I know I said I wasn’t going to publish any more Furlough FAQs but I couldn’t resist.
HMRC have updated the information for employers and answered some of the things we were worrying about so I want to deal with those things:-
- Employees can start a new job when on furlough (meaning they might end up earning 80% of the old salary and 100% of a new one). This was not clear in the earlier guidance, but the new guidance expressly allows it. The guidance does say it has to be allowed under the old employment contract, but presumably the old employer can waive that…..IF THEY WANT TO. Given that you may want to retain control over exactly when your employee is called back in, you may still want to prohibit them from doing this.
- An employer can reclaim 80% of compulsory (presumably meaning contractual) commission back from HMRC, as well as basic salary. This can only be referring to the commission from past sales as the furloughed employees cannot be completing new sales when on furlough (because they are not working).
- Employers can reclaim 80% of fees (whatever that means) from HMRC. The previous guidance said they could not.
- The 80% does not include non-monetary benefits (eg. the value of health insurance or a car) or bonus or tips but it does include past overtime pay.
- It has clarified (although we all knew this anyway) that Company directors can be furloughed provided the Board vote on this and a Board minute is entered into. They can still perform their statutory duties, but not other work for the company. I would suggest this is very minimal work like filing company returns and ensuring the business is not going to become insolvent.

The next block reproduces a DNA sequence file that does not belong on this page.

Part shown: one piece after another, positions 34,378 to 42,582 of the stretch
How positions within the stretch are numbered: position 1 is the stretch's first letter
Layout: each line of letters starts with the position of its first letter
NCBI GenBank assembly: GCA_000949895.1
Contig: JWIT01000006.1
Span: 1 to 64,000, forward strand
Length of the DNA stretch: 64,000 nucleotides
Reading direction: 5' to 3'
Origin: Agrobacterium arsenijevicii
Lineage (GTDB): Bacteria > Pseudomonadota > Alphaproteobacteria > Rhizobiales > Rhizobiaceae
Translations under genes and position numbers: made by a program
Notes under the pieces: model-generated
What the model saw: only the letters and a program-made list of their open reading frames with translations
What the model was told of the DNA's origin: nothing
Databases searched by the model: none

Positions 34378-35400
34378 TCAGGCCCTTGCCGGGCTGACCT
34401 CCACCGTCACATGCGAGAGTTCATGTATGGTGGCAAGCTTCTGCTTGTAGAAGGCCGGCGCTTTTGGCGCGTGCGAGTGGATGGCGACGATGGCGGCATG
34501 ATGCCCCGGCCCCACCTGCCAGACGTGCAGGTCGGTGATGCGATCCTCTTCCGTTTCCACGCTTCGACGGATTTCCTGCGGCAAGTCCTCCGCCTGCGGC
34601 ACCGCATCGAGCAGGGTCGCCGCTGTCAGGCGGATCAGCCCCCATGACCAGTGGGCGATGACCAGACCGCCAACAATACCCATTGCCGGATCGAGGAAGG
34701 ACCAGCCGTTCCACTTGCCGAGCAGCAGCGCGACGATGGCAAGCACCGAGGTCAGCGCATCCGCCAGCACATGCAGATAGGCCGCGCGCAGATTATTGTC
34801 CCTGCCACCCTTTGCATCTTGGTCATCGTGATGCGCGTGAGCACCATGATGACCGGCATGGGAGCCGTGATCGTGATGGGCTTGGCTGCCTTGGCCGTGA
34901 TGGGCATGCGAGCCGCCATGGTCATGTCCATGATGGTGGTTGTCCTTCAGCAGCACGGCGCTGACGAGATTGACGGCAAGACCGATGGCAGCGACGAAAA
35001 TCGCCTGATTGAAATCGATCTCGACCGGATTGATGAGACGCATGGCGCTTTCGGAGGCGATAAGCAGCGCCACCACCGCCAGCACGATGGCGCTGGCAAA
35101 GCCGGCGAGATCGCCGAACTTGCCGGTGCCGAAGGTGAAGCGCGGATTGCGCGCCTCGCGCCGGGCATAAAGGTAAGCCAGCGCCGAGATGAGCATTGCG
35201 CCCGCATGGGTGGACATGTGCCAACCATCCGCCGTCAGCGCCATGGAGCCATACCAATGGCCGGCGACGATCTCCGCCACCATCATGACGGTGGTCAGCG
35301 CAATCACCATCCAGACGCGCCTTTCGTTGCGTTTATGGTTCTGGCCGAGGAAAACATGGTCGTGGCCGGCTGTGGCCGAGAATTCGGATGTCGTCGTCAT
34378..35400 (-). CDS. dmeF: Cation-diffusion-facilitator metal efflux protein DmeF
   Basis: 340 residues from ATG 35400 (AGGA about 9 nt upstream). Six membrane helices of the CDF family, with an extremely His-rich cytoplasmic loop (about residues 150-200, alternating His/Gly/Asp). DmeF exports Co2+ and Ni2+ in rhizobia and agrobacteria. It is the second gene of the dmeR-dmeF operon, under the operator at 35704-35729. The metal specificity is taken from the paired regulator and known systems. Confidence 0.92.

- It has confirmed employees can be furloughed multiple times, i.e. they can be furloughed, brought back to work, then re-furloughed (subject to each furlough period being at least three weeks).
- NEW: Employers must notify employees of their furlough status in writing (the previous guidance did not require it be in writing) and keep the record of that written notification for five years. Thus if you have furloughed employees and not got round to telling them in writing yet, do so, making it clear the date they were furloughed from.
- It reiterates that the furloughed employee is not to do any work – talking about re-allocating their duties to the staff who are not furloughed. I’ve heard lots of stories this week of staff being furloughed but still expected to deal with emails/attend meetings – that will not be eligible!
- It encourages employers to furlough those who are having to stay at home to look after their children (who you might otherwise have on unpaid leave) or who are shielding, if they cannot work from home and you might otherwise make them redundant. The important words are the ones in italics: you might be content to deal with their absence as unpaid leave and have work for them to do so you don’t have to do this.
- It reiterates that if you cut hours or pay by agreement with staff before the furlough came about, you will not be able to claim under the scheme.
- It explains that if someone is on a fixed term contract that is due to end you may decide to extend the contract and furlough the person. You don’t have to do this of course – if you already know there won’t be any work available going forward.
Lots of areas remain unclear. In particular:
- Whether employees can take annual leave without jeopardising the HMRC funding. ACAS appear to be suggesting on their site that an employee cannot be on furlough and annual leave at the same time. Legally there is nothing to stop a date being designated as holiday.
Refreshing Law Limited
4 April 2020